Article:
clock menu more-arrow no yes mobile

Filed under:

Perspective of a diehard Bengals fan while watching Carson Palmer crumble in the NFC Championship game

After everything that has gone down between the Bengals and Carson Palmer since 2011, a lot of Bengals fans have had some sort of opinion on his potential for success with the Cardinals. Here's the perspective of one fan who enjoyed watching him fail.

John David Mercer-USA TODAY Sports

I feel bad for the Cardinals, I really do. I would like to see the many well deserving members of the Arizona Cardinals find success. That includes people like Larry Fitzgerald, Bruce Arians, John Brown, and Patrick Peterson, all of whom are some of the most genuine and hard working guys in the NFL and deserve to be rewarded for their efforts.

I can't say the same about Carson Palmer. Don't get me wrong, I understand why he left the Bengals. In 2011, he was facing the prospect of having to go through a total franchise rebuild following a 4-12 season in 2010. If he wanted to win a Super Bowl, he felt his best chance was with a different team. On top of that, there were rumors that he and his family were being harassed by fans at his house. But, the fact of the matter remains: he was 31-years-old at the time and it was hard to imagine the Bengals really getting another serious shot at the playoffs with the current roster makeup. But, the abruptness of his decision was insulting and, ultimately, ill-advised. Many share this opinion, and many do not, but Bengals fans haven't shied away from expressing distaste for him since his departure from Cincinnati.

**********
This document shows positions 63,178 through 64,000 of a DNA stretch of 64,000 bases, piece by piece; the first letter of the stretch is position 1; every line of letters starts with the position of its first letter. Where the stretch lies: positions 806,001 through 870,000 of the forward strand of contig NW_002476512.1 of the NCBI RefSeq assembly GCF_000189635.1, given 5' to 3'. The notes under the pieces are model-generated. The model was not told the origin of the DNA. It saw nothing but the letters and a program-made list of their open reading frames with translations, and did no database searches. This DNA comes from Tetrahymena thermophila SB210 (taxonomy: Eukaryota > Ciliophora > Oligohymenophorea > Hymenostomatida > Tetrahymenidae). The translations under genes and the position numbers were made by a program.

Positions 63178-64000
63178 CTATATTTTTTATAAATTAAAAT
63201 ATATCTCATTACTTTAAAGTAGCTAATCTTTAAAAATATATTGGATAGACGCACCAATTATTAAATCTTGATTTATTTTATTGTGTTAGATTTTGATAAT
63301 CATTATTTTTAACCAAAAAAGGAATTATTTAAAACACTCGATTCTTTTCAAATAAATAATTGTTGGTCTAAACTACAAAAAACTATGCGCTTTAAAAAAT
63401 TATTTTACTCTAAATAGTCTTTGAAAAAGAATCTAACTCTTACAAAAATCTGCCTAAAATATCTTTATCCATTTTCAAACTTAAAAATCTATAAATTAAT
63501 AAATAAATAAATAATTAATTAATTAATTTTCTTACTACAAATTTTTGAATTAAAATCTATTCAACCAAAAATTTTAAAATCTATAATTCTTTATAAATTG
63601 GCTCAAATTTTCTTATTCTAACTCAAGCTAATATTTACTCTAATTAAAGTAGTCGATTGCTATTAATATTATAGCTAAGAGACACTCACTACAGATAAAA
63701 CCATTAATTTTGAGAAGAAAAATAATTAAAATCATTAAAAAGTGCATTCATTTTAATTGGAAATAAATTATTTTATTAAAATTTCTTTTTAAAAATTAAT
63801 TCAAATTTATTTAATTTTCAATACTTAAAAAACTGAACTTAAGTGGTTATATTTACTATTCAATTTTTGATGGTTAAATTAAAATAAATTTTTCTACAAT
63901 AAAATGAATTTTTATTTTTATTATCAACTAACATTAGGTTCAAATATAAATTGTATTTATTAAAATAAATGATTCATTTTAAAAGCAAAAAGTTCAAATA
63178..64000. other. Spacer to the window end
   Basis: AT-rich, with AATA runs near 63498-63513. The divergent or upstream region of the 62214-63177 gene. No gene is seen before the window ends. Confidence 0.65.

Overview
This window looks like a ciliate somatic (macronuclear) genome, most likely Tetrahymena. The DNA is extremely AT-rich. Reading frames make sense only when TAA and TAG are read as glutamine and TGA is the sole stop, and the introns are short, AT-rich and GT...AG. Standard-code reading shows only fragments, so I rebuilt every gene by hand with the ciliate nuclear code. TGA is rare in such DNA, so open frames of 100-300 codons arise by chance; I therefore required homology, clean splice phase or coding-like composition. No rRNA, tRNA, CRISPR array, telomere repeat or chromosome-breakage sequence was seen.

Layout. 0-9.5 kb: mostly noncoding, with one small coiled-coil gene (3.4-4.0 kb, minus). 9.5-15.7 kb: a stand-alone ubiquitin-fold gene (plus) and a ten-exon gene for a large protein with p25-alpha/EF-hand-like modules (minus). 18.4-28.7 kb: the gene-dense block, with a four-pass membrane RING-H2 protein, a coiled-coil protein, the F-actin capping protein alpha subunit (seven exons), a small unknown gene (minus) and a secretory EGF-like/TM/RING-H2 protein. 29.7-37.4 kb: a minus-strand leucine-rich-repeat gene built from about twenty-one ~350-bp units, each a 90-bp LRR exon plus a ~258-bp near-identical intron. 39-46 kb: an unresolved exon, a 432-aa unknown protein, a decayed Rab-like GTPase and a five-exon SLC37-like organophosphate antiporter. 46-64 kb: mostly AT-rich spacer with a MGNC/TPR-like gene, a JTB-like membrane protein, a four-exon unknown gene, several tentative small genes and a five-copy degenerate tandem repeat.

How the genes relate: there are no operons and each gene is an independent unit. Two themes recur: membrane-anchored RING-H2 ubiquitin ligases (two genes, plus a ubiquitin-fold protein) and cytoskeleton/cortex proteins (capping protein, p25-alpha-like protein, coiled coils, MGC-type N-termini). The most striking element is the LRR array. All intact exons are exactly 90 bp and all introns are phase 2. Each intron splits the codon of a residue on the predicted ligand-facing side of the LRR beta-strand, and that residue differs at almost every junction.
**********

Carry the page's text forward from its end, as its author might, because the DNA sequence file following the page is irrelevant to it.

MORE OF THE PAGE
For a variety of reasons, he demanded a trade and threatened to completely retire if he didn't get what he wanted. He made good on that threat, too - never showing up to training camp, preseason, or the first games of the regular season. It was looking like the Bengals were content with not rewarding his temper tantrum and letting him retire. However, a combination of an incredible start to the season from Andy Dalton (6-2) as well as a blockbuster trade offer by then-Raiders' head coach, Hue Jackson, saw Palmer shipped to Oakland in exchange for a first round draft pick in 2012 and a conditional pick that turned into a second round pick the Bengals used on Giovani Bernard.

Personally, I rooted for him to succeed in Oakland. Sure, he left in the middle of a contract that, when signed, was the biggest contract in NFL history. Sure, he quit on his team for his own personal gain. But, everything worked out for the Bengals in the end and we all began to move on and adjust to life with Andy Dalton. Carson Palmer had one of his best statistical seasons the following year in Oakland, although the team clearly needed a bit more work for them to get to the point where they were a real competitor in the league.

Had that been where things ended, I would have been on his side. What actually happened was, he quit on the Raiders, too. Derek Carr had the Raiders going this year, but an on-board Carson Palmer could have given that franchise the jolt they needed. Instead, he quit on his second team in three years and joined the Arizona Cardinals in the 2013 offseason after two years spent with the Raiders.